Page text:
In 1777, ambitious General John Burgoyne convinced the British ministry that he could deal a devastating blow to the Americans by leading an army from Canada south through Lake Champlain and into the Hudson River valley while General Howe led an army up the Hudson River from New York.
Secretary of State Lord Germaine bought it; and so in June 1777, Burgoyne departed Canada with a force of almost 8000 men.
By 7 July, Burgoyne’s army had taken Fort Ticonderoga and Skenesboro. But the general, aka Gentleman Johnny and Pomposo, was as vain and unwise as he was ambitious. He issued a statement condemning the Americans’ “unnatural rebellion” and threatening to turn the regions’ Indians loose on them. Nothing could have better galvanized the militia resistance to him. Burgoyne also dragged along an enormous baggage train that included 30 carts filled with his own “supplies”, for example, his mistress. Another officer brought his wife and three daughters along for the adventure; several others brought personal servants.
Therefore, as Burgoyne's army entered the dense woods below Skenesboro, progress came to a grinding halt. It took almost a month to travel the 25 miles to Stillwell on the Hudson and easier going. But by then, he was running short of supplies. He sent a detachment to Bennington, New York to commandeer provisions, but they ran into John Starks and a force of New Hampshire militia recently inspired to fight, at least partially, by Burgoyne’s outlandish proclamation. At Bennington, the entire British party was either killed or captured.
Burgoyne’s men were exhausted and his army was short on supplies. But he decided to press on toward Albany. On 19 September, however, he ran into American General Horatio Gates and a rapidly growing force of Continental regulars and militia at Bemis Heights. Burgoyne tried to break through the enemies’ line the first time on September 19. But, suffering more than 600 casualties, he was forced to withdraw.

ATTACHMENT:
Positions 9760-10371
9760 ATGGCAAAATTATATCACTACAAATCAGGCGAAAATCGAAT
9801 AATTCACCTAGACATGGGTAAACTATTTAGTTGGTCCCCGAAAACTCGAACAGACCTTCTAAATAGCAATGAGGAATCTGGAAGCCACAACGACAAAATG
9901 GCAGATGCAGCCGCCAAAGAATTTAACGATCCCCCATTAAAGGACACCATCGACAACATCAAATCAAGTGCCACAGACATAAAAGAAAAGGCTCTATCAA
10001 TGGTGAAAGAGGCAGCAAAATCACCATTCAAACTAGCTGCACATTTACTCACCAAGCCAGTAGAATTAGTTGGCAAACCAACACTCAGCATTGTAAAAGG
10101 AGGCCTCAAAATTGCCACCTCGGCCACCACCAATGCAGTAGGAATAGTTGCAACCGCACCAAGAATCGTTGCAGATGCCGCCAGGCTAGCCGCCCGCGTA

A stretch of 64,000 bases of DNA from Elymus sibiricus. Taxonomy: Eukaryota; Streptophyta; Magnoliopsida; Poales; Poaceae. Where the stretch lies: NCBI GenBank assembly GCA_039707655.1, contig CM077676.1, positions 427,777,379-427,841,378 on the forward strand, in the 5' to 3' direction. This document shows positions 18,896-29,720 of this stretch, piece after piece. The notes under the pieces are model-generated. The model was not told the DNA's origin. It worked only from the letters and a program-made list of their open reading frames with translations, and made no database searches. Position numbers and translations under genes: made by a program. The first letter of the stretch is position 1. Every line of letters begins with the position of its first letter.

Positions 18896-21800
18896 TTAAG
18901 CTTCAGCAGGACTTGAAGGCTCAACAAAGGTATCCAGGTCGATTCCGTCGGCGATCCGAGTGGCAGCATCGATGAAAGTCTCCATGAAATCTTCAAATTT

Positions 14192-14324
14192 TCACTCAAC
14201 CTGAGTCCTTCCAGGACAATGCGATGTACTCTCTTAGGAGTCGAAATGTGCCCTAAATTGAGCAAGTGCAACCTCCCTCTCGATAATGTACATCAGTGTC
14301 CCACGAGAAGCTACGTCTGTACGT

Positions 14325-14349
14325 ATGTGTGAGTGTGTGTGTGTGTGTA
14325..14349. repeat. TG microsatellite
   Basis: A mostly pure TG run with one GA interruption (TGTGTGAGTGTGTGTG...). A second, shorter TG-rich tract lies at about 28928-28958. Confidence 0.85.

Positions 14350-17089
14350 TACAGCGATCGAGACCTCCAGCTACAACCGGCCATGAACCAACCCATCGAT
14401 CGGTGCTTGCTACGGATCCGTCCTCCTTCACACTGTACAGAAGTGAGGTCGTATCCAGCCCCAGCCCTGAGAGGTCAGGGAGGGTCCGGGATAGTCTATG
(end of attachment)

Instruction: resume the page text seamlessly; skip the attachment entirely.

Burgoyne dug in believing that it was just a matter of time before Howe sent reinforcements from the south. But after three weeks of waiting, and no re-enforcements, he decided to test the American lines again. Pomposo, however, knew virtually nothing about the terrain or the American deployments. As he advanced, he suddenly realized his error and brilliantly brought his 1500 men to a halt in the middle of a wheat field. At this point, Daniel Morgan’s riflemen peppered him from the woods on both his left and his right while Benedict Arnold led a dashing charge against the center of his stunned lines.
Burgoyne, realizing all too late that he was in trouble, fell back to Saratoga. But by now the American forces had almost doubled as militia poured in from all directions. Finally recognizing the impossible odds, Burgoyne surrendered his entire army of almost 6000 men on 17 October.
Saratoga was devastating for the British cause. The loss of 6000 men, 27 canons, 5000 small arms, and the other remnants of Burgoyne’s ridiculous baggage train was bad enough. But the diplomatic consequences were even greater. France, who had been waiting for proof that the Americans might win before extending support, rushed into action. Not only were French officials convinced that the colonies might prevail, they worried that Burgoyne’s defeat might prompt conciliatory overtures from Britain to America. The last thing France wanted was the war to end with anything but a crushing and colony-sacrificing defeat for their historic enemy. Therefore French diplomats quickly offered commercial and military alliance to the American colonies.
The battle also elevated the reputation of Horatio Gates. Some even suggested that he should replace Washington at the top of the command structure. That would not happen. But his success encouraged those who appreciated his use of the colonial militia. While other commanders, including Washington, had struggled with how to use the unpredictable and undisciplined militia in battle, Gates used them effectively at Saratoga.